Lux in Tenebris (Light in Darkness)
Virtual Reality, 2023

Lux in Tenebris was developed during a two-month digital residency at the Deutsches Museum, Germany. A paper about the project and supporting research can be found here

“The roads by which men arrive at their insights into celestial matters seem to me almost as worthy of wonder as those matters in themselves.”
— Johannes Kepler.

In 1545 Nicolaus Copernicus published On the Revolutions of the Heavenly Spheres, a book in which he argued the Sun, rather than the Earth, lies in the center of the solar system. This discovery directly preceded The Enlightenment or The Age of Reason in which many ideas based on tradition and religious faith were disrupted — bringing into question not just how human knowledge works but also what its limits are.

Lux in Tenebris (Light in Darkness) is an immersive virtual reality (VR) experience which draws upon the Deutsche museum’s collection of astronomical models. Models which for centuries have sought to communicate, and make visible, our place in the solar system.

At its center is a model designed by Johannes Kepler, a German astronomer, who used five Platonic solids - shapes with identical faces and vertices - to explain the spaces between planets that Copernicus's heliocentric theory of the universe had left a mystery. Although Kepler's model was ultimately proven inaccurate, it was a visionary model that paved the way for advances in astronomy and revealed the human process of making sense of the vast celestial unknown and the imaginative leaps required to advance our understanding of the universe.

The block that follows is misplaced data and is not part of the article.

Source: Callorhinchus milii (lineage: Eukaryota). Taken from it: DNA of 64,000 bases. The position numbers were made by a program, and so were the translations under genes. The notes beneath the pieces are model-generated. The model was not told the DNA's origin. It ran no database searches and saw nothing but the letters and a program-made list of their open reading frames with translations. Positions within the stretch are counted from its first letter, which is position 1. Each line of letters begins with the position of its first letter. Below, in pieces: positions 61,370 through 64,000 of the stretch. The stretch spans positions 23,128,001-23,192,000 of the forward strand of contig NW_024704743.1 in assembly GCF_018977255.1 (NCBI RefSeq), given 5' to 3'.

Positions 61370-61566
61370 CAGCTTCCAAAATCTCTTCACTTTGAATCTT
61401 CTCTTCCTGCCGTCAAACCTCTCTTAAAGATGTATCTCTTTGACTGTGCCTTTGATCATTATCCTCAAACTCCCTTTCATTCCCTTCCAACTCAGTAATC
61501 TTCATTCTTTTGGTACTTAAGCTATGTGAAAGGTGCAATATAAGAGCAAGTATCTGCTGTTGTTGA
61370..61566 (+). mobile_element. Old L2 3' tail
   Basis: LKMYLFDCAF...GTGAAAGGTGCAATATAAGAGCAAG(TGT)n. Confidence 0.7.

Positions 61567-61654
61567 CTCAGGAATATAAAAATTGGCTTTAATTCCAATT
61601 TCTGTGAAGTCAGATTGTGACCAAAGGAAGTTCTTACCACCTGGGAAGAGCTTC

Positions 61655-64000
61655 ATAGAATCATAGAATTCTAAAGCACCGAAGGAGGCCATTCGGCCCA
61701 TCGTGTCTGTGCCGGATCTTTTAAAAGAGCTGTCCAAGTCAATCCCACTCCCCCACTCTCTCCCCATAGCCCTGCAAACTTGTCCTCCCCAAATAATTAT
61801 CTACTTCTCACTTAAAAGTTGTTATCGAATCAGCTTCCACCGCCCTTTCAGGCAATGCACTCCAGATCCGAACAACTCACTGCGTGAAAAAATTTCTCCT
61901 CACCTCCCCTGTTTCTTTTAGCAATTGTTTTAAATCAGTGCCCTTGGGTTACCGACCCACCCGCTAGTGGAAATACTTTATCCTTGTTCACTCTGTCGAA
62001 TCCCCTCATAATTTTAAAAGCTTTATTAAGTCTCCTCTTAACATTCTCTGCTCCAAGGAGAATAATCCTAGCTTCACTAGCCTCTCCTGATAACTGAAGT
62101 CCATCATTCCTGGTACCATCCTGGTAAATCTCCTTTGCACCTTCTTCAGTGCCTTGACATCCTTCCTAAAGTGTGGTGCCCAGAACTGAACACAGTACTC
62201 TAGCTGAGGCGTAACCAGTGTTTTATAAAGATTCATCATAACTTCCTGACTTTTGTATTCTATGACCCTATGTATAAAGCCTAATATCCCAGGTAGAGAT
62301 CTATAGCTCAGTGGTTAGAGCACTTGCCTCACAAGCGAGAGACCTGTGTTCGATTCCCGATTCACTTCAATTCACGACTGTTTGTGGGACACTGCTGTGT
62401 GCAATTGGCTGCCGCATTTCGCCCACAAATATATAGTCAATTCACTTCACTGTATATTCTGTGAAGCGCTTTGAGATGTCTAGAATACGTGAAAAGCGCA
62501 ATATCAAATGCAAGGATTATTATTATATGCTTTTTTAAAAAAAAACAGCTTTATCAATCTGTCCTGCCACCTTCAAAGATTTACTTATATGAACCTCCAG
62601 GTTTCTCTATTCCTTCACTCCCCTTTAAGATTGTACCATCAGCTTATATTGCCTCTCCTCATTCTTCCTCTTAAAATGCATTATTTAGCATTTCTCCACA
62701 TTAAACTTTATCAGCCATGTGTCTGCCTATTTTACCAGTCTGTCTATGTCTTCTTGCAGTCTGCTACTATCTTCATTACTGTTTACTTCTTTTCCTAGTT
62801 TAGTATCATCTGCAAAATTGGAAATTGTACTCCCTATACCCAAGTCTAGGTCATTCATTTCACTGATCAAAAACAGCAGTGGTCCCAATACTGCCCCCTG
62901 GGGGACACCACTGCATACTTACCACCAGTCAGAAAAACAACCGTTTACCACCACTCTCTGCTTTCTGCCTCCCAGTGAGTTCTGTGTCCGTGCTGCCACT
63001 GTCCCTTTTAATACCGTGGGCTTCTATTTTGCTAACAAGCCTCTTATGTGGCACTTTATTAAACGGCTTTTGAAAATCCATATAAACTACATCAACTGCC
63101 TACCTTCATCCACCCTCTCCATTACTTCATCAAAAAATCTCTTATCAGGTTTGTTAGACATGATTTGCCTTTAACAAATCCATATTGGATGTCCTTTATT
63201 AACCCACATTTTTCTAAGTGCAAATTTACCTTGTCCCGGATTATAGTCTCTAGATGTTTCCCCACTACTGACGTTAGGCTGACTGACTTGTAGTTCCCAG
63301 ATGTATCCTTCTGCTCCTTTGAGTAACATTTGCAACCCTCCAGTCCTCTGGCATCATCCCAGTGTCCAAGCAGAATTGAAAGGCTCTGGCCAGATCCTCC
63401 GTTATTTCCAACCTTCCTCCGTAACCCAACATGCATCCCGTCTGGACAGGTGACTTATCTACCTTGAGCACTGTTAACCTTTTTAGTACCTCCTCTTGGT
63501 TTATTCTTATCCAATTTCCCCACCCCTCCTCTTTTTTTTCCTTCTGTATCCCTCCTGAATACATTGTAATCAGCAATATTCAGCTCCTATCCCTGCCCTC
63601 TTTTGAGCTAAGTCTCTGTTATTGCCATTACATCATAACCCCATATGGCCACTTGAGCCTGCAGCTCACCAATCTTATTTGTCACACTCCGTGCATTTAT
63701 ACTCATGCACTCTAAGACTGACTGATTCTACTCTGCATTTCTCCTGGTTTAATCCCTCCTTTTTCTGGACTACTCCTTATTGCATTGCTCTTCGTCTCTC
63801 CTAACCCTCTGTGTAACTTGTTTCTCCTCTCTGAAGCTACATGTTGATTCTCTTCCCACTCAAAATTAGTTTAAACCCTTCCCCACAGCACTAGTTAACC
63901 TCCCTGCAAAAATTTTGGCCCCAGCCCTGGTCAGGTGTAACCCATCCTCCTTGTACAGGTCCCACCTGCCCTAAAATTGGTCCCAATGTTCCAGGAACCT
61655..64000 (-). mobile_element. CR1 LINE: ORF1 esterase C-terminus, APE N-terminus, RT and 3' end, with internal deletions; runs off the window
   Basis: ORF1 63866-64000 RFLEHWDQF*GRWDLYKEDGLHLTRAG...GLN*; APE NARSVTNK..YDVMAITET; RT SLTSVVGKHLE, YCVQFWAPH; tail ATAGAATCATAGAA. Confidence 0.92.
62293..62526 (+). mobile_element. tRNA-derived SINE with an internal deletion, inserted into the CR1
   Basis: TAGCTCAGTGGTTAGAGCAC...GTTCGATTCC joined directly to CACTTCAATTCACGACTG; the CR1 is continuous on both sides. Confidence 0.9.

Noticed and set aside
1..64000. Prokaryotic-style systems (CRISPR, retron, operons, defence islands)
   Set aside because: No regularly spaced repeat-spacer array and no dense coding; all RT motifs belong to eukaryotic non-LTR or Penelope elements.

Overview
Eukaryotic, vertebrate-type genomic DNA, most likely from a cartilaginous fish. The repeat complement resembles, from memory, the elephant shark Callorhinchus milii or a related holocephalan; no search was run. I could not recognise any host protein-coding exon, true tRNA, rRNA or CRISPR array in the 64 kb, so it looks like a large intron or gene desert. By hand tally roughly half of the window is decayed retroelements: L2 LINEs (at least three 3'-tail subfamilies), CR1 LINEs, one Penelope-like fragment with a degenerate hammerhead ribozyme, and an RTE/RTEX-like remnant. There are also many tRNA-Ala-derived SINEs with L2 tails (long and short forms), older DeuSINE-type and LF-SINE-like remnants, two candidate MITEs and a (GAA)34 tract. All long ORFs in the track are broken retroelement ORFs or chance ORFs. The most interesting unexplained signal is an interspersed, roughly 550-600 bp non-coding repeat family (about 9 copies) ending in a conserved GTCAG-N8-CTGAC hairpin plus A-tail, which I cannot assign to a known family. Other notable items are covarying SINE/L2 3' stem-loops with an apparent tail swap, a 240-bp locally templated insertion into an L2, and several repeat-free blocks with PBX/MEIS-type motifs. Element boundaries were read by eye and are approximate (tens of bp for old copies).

The VR experience explores modern-day parallels with advances in human knowledge facilitated by artificial intelligence (AI). Six new models have been created using text-to-image AI with source images from the Deutsche Museum's astronomical collection. These models question the potential of AI to creatively interpret gaps in our existing knowledge and challenge our preconceptions, much like Kepler's model did during The Enlightenment.

Lux in Tenebris invites audiences to explore the resulting virtual space which seeks to raise questions about human knowledge, its limits, and the physical and mental models we create to help us understand our place in the world.

(Above) Detail of Kepler's model of the Solar System from ‘Mysterium Cosmographicum’ 

(Above): Example of an image created using Midjourney and its 3D counterpart in Unreal

© Sophie Dixon 2023